Due to the U.S. Thanksgiving holiday, please expect delayed responses during the week of 11/22.

** This is the second post in a three-part ENOB blog series that launched on Halloween. You can find part 1 here if you missed it **

 

Drip … drip … drip …
Drip … drip … drip …

 A broken bottle leaks
liquid off a table onto
the floor. The sound
shatters  the quiet of the
room, each drip louder
than the last.

Drip … drip … drip …
Drip … drip … drip …

PGA sits on the ground, stunned,
his mind racing.
What happened to ENOB?

In front of him, 16 bits lay strewn across the floor; 10 are missing.
Where did they go?

PGA looks up.
An angry mob surrounds him.


The burly man gets up.
“HOW SHOULD I KNOW?” he yells. “What about Modulator – it’s his job to shape the noise. Maybe he messed this all up!”

Modulator raises an eyebrow.
“Me? I’m a fourth-order modulator, buddy.
My noise-shaping curve would blow your
mind. Besides, it’s hard to make a mistake
outputting data at 2.5 SPS – we can’t run any
slower than that.”

PGA surveys the room for someone else to accuse.




"W-what about Digital Filter, then Maybe she
got jealous of ENOB always taking credit for her
work. So she decides to make him look bad,
gets a little liberal with her cut-off frequency,
and – ”

“Let me stop you right there,
PGA,” Digital Filter interrupts.
“You don’t have to worry
about me or my coefficients.
Any high-frequency noise
Modulator outputs, I remove
– no more, no less. Not even
for a punk like ENOB.”



Dead ends everywhere.
With attenuating resolve, PGA looks around desperately.
He stops at Multiplexer.
PGA opens his mouth –

“Choose your next output very carefully,
PGA,” the bouncer growls, baring his fists.

“I didn’t do anything,” PGA snarls back.
 

Their words saturate the air as the two men lock eyes.
Nobody moves.
Nobody breathes. 

“Maybe he’s right –” 

A voice rings out from the back of the room.
All eyes shift to a shadowy figure sitting at a
table in the corner raising a drink to its lips.
PGA and Multiplexer break their death stare
to peer into the darkness. As they do, the
shadow stands up and walks into the light. 

“– maybe you need me.”

“And just who the heck are you?” asks Multiplexer.

PGA shakes his head and sighs: “Op Amp.”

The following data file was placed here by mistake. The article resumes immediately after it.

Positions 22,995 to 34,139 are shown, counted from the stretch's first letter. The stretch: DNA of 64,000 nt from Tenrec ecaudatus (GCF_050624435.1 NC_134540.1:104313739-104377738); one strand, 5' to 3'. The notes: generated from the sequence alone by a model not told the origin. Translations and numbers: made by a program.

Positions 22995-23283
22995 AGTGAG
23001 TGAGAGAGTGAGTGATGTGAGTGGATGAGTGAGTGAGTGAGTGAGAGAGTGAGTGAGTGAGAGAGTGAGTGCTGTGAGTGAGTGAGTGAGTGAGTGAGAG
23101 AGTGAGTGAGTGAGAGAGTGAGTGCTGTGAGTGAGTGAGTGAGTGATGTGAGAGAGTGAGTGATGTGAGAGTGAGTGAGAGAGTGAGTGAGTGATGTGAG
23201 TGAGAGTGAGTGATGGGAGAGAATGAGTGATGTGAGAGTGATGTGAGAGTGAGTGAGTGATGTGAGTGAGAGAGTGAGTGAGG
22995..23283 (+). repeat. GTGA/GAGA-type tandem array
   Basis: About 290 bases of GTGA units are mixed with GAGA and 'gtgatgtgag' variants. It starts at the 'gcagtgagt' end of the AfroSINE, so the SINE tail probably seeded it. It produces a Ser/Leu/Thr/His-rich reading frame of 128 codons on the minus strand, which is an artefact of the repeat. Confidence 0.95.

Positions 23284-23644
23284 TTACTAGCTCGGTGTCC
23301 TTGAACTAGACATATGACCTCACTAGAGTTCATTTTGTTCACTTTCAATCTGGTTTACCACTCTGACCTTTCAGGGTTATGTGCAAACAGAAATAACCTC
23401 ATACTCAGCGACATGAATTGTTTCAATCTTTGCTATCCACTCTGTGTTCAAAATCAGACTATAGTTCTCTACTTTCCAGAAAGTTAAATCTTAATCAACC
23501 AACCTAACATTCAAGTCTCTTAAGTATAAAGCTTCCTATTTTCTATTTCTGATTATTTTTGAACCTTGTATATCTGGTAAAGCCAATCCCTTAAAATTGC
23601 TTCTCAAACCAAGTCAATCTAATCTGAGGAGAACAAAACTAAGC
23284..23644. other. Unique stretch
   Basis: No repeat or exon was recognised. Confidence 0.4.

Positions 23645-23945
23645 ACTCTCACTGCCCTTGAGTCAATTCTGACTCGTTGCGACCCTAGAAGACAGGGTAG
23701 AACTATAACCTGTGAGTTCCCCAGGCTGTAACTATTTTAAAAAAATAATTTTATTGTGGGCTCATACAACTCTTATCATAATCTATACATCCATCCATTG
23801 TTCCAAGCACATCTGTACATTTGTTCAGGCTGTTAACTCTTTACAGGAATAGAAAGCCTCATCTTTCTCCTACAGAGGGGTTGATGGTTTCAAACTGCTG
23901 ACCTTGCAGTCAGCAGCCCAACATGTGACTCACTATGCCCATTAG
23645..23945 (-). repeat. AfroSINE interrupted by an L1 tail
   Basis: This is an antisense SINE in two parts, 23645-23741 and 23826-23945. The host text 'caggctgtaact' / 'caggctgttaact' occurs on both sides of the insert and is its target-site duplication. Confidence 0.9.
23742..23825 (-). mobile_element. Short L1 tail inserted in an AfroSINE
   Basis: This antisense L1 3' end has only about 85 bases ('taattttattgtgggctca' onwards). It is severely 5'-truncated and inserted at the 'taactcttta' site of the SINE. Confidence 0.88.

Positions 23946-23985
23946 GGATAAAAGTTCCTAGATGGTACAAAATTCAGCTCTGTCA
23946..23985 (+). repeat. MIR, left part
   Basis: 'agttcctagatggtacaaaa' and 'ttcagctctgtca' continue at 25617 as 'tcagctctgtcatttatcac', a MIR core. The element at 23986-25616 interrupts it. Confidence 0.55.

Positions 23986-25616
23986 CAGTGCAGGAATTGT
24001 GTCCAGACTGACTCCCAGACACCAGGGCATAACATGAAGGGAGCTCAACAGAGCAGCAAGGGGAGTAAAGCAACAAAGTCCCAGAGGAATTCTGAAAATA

“That’s no way to treat your brother,” smirks Op
Amp. He turns to Multiplexer. “I’m just like PGA
here, only my gain isn’t capped at 32V/V. I’m the
solution to your problem.”

Multiplexer cracks his knuckles. “It’s been a long night, Op Amp. You’d better start making sense or I’m going to find out what your nonlinear region of operation looks like.”

Op Amp takes another sip of his drink. “It’s simple: You don’t have enough gain – that’s why you need me,” he explains calmly. “Let me amplify the signal first, then pass it along to you. My added gain will easily increase the number of bits you can resolve.”

PGA nods his head. “Yeah, exactly – more gain. It was right there the whole time.”

“Let’s sample this signal again,” Op Amp says. “Only this time, I’ll go first, then Multiplexer, then you – we’ll have those bits back in no time.”

The brothers go to work, and after several cycles, Digital Filter hands the bag of bits to Multiplexer, as Op Amp confidently turns to the crowd.

“How many bits are there now?”

Behind him, Multiplexer pulls the bits out one at a time.

“Fourteen.”

The smile fades from Op Amp’s face as he whirls around. He grabs the bits from Multiplexer, counts
them feverishly, then hurls the bag across the room.

 “No no NO NO NO! This has to work! More gain
always works!”

The mob gathers once more as the panicked man looks
up. Op Amp turns to his brother. “Check the noise tables
in the data sheet – this doesn’t make any sense!”

PGA flips through the pages on his phone until he reaches the
right spot. “Got it!”

Op Amp grabs the phone, stares at it in disbelief, then glances up
in horror.

The doors of the building fly off the hinges as a crack of lightning streaks through the night sky. The burst of light erupts behind a monstrous
shadow standing in the doorway.

Everyone looks over to see the figure standing there, his coat whipping in the wind, rain beating down around him.

Obscured by the night, they cannot make out his legs … his arms … his chest … or his face. In fact, the only thing they can see is the unmistakable
fury of …

The eyes have returned! But for what? Money? Revenge? Maybe he didn’t pay his tab?

To finish unraveling the mystery of the missing ENOB, check back for the thrilling conclusion to “And then there was noise.”

Until then …

 

Anonymous